Related story: What Happens When You Are Sleep Deprived


Factors That Disrupt The Body Clock

The body's circadian rhythm, or internal biological clock, can be disrupted or harmed by various factors, leading to potential health issues. Here are some common factors that can negatively impact the body's clock:
Irregular Sleep Patterns: According to a 2023 study by Sleep Foundation, inconsistent sleep schedules, such as frequently changing work shifts or staying up late on weekends, can disrupt the circadian rhythm and make it challenging to maintain a stable sleep-wake cycle.

  • Jet Lag: Rapidly crossing multiple time zones, as experienced during long-haul flights, can throw off the body's internal clock, resulting in symptoms like fatigue, insomnia, and difficulty adjusting to the new time zone.
  • Shift Work: As per 2017 study by the Journal of Korean Medical Science, people who work irregular hours, particularly night shifts, often experience circadian rhythm disruptions. This can lead to sleep problems, fatigue, and an increased risk of various health conditions, including metabolic disorders and mood disturbances.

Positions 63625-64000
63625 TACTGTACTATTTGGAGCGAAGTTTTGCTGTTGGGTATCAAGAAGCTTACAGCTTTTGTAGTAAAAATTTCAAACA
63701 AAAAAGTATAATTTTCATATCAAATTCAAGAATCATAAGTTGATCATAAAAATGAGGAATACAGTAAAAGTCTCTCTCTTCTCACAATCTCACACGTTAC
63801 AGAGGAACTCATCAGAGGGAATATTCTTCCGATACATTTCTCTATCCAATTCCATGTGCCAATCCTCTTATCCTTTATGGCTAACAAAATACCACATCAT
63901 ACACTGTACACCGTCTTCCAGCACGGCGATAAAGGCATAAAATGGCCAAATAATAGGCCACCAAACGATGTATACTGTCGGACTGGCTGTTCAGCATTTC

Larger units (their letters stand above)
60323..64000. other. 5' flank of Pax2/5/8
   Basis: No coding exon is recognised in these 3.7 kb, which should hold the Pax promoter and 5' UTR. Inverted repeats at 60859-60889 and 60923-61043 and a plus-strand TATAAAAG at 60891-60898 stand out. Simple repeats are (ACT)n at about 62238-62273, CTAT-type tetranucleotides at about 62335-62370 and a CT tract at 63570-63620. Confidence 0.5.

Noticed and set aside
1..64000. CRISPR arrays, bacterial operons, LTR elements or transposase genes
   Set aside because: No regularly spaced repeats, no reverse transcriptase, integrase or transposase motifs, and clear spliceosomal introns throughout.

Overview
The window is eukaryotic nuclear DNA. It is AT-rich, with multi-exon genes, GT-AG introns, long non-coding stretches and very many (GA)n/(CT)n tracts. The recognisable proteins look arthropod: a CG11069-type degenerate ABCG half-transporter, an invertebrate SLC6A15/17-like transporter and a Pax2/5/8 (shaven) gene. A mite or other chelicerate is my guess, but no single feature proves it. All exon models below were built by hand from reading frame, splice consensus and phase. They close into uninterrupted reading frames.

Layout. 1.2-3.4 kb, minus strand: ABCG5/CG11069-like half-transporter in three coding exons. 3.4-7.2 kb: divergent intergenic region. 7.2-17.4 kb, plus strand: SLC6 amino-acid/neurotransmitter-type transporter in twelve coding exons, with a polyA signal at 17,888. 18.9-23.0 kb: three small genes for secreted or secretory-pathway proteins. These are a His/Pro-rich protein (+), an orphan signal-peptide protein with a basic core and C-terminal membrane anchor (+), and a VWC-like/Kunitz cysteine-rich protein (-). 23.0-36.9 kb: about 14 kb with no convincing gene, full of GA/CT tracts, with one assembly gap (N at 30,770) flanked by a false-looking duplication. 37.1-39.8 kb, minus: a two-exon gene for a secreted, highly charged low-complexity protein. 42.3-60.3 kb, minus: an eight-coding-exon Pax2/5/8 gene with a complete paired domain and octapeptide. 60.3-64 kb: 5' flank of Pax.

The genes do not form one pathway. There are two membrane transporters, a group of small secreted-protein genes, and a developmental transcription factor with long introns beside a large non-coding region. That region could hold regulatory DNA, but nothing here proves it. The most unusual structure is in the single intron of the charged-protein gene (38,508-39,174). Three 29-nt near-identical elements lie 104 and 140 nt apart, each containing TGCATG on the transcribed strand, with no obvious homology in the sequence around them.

• Blue Light Exposure: Exposure to artificial light, especially blue light emitted by electronic devices (e.g., smartphones, tablets, computers) before bedtime, can suppress the production of melatonin, a hormone that helps regulate sleep. This can interfere with the body's ability to initiate sleep at the right time.
  • Inadequate Natural Light: Insufficient exposure to natural daylight during the day can disrupt circadian rhythms. Natural light exposure, especially in the morning, helps synchronise the body's internal clock with the external day-night cycle.
  • Late-Night Eating: Consuming large meals or heavy snacks close to bedtime can interfere with sleep patterns and digestion, as the body is less efficient at processing food during the nighttime hours. Read: 6 Reasons to Try Circadian Rhythm Fasting
  • Caffeine and Stimulants: Consuming caffeine or other stimulants, especially later in the day, can disrupt sleep patterns and make it difficult to fall asleep at the appropriate time.